Recently, many sterile processing departments (SPDs) have implemented disposable/single-use-only endoscopic devices. There has been media buzz surrounding the development of these new instruments, and many people believe that it’s leading to more infections. Although endoscopes are challenging to disinfect and sterilize, SPD leaders want to ensure that those on the front lines remain grounded in the fundamentals.
Sterile Processing Survey and Results
Healthcare Purchasing News (HPN) reports that improper processing doesn’t trickle down to just the devices and technological complexity, but poses a more significant problem—lack of communication, education, and training within SPDs. HPN recently surveyed a small group of sterile processing experts on seven potential scenarios that might influence how SPDs navigate the 2020s from a quality standpoint.
For the past three years, the top two results have consistently shown that thoroughly educating, training, vetting, and certifying SPD staffers on proper and effective cleaning techniques and demanding, receiving, and following validated instructions for use (IFUs) are the two most critical factors impacting sterile processing quality assurance.
Perspectives and Alternatives
Gregg Agoston, VP of Business Development, SPD Transformation Services at SpecialtyCare, strongly agrees with the top four rankings. Rankings #3 and #4 hold staffers accountable and responsible for endoscope cleaning violations and comprehensively monitor and track all process steps with sensors and video technology.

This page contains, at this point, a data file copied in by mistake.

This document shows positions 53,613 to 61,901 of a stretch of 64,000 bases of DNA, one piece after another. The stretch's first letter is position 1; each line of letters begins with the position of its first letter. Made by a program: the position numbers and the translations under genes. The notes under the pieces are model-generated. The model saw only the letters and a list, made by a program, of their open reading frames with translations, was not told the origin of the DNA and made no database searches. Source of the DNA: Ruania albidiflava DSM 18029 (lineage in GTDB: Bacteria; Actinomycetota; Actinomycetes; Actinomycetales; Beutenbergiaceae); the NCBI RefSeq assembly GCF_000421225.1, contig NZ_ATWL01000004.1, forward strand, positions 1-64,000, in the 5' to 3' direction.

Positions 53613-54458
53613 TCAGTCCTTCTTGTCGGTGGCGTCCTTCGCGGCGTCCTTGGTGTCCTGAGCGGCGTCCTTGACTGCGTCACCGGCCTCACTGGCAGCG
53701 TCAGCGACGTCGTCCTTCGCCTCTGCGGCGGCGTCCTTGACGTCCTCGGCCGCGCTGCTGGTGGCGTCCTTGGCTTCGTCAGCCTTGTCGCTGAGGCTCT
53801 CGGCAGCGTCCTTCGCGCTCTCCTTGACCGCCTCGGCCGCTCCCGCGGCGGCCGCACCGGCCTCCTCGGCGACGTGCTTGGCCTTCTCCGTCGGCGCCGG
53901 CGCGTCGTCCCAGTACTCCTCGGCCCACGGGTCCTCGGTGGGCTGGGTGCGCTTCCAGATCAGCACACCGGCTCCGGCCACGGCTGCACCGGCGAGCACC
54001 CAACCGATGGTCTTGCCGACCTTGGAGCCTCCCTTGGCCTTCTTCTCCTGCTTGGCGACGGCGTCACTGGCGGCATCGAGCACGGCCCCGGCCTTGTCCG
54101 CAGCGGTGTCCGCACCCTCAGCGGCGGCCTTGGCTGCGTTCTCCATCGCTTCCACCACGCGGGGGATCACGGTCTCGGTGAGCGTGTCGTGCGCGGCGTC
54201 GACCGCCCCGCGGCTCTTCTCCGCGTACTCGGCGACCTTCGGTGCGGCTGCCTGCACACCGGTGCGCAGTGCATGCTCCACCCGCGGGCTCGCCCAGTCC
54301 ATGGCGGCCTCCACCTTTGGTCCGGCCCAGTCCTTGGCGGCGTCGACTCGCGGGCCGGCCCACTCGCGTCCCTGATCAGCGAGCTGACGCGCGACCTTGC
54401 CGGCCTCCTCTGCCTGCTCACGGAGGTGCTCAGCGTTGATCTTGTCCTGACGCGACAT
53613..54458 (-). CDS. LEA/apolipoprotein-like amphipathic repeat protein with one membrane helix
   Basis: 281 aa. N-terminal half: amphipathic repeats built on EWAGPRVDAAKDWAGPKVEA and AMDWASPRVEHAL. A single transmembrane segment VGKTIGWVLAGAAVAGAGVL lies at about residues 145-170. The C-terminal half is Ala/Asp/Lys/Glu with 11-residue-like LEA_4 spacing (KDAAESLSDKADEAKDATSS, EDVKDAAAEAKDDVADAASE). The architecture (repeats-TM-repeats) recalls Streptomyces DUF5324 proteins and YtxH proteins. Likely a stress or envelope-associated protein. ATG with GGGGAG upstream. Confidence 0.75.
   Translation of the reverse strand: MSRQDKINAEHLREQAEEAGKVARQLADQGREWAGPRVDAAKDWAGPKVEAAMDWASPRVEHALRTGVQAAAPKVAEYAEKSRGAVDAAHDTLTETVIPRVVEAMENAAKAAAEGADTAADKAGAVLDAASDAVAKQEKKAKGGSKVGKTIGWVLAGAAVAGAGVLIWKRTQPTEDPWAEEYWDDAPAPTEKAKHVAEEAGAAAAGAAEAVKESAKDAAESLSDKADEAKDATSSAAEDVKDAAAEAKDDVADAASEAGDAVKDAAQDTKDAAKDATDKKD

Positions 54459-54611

However, he believes that they should swap rankings #6 and #7, making switching to disposable/single-use-only endoscopic devices for selected endoscopic procedures the least important instead of implementing that measure for all endoscopic procedures. Agoston also believes that SPD staff quality is critical.
Agoston states, “For the processing of flexible endoscopes used in a GI clinic, most hospitals and clinics have dedicated staff whose only job is to assist with the endoscopes and process them. Having a dedicated team, who are highly trained to follow all steps outlined in the [instructions for use] is critical to the successful cleaning and processing of the devices.” Many hospitals’ SPDs don’t process flexible endoscopes as confidently to ensure that all IFUs are followed. This results from the technician’s lack of education and training and an SPD common practice that all technicians take turns going through the process.
Agoston continues, “By not designating qualified staff to the important function of cleaning flexible endoscopes, significant variation is created in quality. With some flexible endoscopes IFUs containing over 100 pages of instruction for processing, if the hospital does not designate highly-trained specialists to clean flexible endoscopes, there is a significant chance that the instruments will not be properly prepared for sterilization or high-level disinfection.”